Where's Governor Tim Kaine?

Not Your Poor Huddled Masses

How is it those on the left in this country like to characterize their friends in the terrorism world? Oppressed, impoverished, illiterate, forlorn, hopeless?

How about well-educated professionals:
Medical Workers Emerge as Focus in British Inquiry
By Alan Cowell and Raymond Bonner, The New York Times


London, Tuesday, July 3 — British police officials investigating the failed car bombings in London and Glasgow focused Monday on suspects in the medical profession, including a doctor from Jordan, another from Iraq, and medical workers or students. As many as five of the seven people arrested so far in Britain appear to have such links.

The seeming connection to medical personnel troubled many Britons used to seeing the profession as a bastion of trustworthiness and benevolence. Many of the staff at the state-run National Health Service hospitals are foreigners. (link)
When will we finally agree that the reason these animals are trying to kill westerners has nothing to do with the rung they occupy on the economic ladder or with how mistreated they are by us.

They are Islamists. Their mission is to slay all infidels. You included.

Not My Idea Of A Churchill

"It's okay, honey. You go ahead and be commander-in-chief and leader of the free world. I'll be right here behind you to watch over you. They said they'd call when the wash is done."

And this little housewife is going to send armies into battle? Before or after she finishes baking her cookies? Frightening.

Photo courtesy of Ruth Fremson/The New York Times

McCain In Flames

The McCain For President campaign is in ruins. It's a good day:
Pressed for Money, McCain Cuts Campaign Staff
By Carl Hulse and Adam Nagourney, The New York Times


The presidential campaign of Senator John McCain, the Arizona Republican who once seemed poised to be his party’s nominee in 2008, acknowledged yesterday that it was in a political and financial crisis as a drop in fund-raising forced it to dismiss dozens of workers and aides and retool its strategy on where to compete.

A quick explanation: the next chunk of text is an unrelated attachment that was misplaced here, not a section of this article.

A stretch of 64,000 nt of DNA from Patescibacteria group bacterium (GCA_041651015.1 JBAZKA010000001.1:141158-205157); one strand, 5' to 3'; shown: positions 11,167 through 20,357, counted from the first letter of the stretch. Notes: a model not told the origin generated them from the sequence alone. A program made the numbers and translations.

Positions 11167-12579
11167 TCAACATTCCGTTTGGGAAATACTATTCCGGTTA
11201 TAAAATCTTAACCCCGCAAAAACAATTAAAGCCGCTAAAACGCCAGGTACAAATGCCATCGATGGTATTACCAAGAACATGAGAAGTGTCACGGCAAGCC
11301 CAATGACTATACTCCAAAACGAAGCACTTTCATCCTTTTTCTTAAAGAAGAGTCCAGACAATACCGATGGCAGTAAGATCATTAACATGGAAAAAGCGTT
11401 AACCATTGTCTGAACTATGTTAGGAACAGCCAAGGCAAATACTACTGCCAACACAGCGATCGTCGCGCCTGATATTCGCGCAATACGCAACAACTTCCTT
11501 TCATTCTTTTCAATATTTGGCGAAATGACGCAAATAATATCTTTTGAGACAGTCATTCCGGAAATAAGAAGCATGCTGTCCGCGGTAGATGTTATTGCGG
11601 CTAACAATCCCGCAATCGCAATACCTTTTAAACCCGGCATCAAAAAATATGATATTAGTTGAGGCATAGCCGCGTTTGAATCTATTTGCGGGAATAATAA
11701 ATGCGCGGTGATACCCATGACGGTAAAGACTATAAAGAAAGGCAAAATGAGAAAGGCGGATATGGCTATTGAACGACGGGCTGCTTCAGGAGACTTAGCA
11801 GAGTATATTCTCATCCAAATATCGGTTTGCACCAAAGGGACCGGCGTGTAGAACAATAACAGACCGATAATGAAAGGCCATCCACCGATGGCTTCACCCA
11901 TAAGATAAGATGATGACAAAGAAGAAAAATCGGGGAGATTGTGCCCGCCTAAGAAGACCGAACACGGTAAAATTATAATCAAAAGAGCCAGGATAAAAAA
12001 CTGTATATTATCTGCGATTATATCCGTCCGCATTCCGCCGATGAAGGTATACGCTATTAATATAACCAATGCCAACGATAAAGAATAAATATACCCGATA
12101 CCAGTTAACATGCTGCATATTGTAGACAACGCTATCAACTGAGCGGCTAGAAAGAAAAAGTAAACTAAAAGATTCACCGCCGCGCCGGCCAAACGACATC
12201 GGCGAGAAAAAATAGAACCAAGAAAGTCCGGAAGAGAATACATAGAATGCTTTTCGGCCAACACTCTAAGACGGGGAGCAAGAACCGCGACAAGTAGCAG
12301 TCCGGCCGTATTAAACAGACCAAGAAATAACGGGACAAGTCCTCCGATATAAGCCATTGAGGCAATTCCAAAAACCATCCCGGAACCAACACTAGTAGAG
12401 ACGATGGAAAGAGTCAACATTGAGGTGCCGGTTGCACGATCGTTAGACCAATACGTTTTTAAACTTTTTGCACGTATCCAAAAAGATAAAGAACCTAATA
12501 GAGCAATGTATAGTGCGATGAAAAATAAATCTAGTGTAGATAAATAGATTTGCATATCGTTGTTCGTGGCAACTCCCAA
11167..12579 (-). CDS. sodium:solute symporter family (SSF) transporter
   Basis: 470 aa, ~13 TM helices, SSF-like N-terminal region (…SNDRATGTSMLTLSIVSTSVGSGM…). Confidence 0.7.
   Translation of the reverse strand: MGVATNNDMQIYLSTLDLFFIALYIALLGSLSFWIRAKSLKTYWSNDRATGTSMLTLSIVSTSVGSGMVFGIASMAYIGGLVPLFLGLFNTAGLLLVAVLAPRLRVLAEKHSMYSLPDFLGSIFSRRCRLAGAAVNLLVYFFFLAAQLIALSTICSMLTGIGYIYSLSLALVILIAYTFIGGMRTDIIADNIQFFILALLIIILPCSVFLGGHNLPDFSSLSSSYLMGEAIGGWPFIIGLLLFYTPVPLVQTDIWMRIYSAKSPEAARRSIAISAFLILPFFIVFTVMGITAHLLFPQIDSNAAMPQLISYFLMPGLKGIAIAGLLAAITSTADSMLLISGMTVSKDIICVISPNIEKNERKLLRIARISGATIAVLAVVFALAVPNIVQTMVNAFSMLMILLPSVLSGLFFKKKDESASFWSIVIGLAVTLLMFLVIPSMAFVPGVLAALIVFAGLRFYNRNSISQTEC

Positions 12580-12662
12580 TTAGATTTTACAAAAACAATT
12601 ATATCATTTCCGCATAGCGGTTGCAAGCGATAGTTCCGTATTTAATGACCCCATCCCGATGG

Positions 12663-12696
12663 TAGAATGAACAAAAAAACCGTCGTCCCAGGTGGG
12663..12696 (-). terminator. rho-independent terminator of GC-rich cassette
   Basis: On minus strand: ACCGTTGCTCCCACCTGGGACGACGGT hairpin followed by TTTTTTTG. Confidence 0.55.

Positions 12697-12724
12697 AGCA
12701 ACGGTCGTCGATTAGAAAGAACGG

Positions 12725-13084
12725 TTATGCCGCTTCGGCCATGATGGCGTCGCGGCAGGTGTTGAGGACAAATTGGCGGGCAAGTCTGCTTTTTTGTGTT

The campaign said the decline in contributions had left it with $2 million. It said it had raised just $11.2 million over the last three months, despite Mr. McCain’s promise to do better than his anemic $13 million showing in the first three months of the year.

Mr. McCain’s advisers blamed his close association with the recently defeated immigration bill, which was strongly opposed by conservatives already skeptical of his ideological credentials. (link)
The amnesty bill was only the latest stab in the back. McCain's opposition to tax cuts and his opposition to drilling for oil in ANWR made him a marked man within his party as well.

And then there is that legislation of his that will make his mark in history, the greatest assault on the 1st Amendment since this great country was founded. McCain-Feingold.

Bye bye, Johnny.

Libby Unshackled

This, under the circumstances, seems appropriate:

Bush Spares Libby 30-Month Jail Term
By Scott Shane and Neil A. Lewis, The New York Times


Washington, July 2 — President Bush spared I. Lewis Libby Jr. from prison Monday, commuting his two-and-a-half-year sentence while leaving intact his conviction for perjury and obstruction of justice in the C.I.A. leak case.

Mr. Bush’s action, announced hours after a panel of judges ruled that Mr. Libby, Vice President Dick Cheney’s former chief of staff, could not put off serving his sentence while he appealed his conviction, came as a surprise to all but a few members of the president’s inner circle.

The president portrayed his commutation of the sentence, which fell short of a pardon and still requires Mr. Libby to pay a $250,000 fine and be on probation for two years, as a carefully considered compromise.

“I respect the jury’s verdict,” Mr. Bush said in a statement. “But I have concluded that the prison sentence given to Mr. Libby is excessive.” (link)

The Democrats, who fought tooth and nail to keep Bill Clinton out of the slammer for the exact same offense - lying to a grand jury - are now demanding harsher punishment for Libby. Not that they're being hypocritical or anything.

Those who wanted President Bush to issue a full pardon - because the "crime" originally being investigated turned out never to have been a crime - missed a point as well. Scooter Libby lied to a grand jury. For that he deserved some kind of punishment. Considering his superlative record, a fine and probation seem appropriate. We give hardened criminals less.

Good job, Mr. President.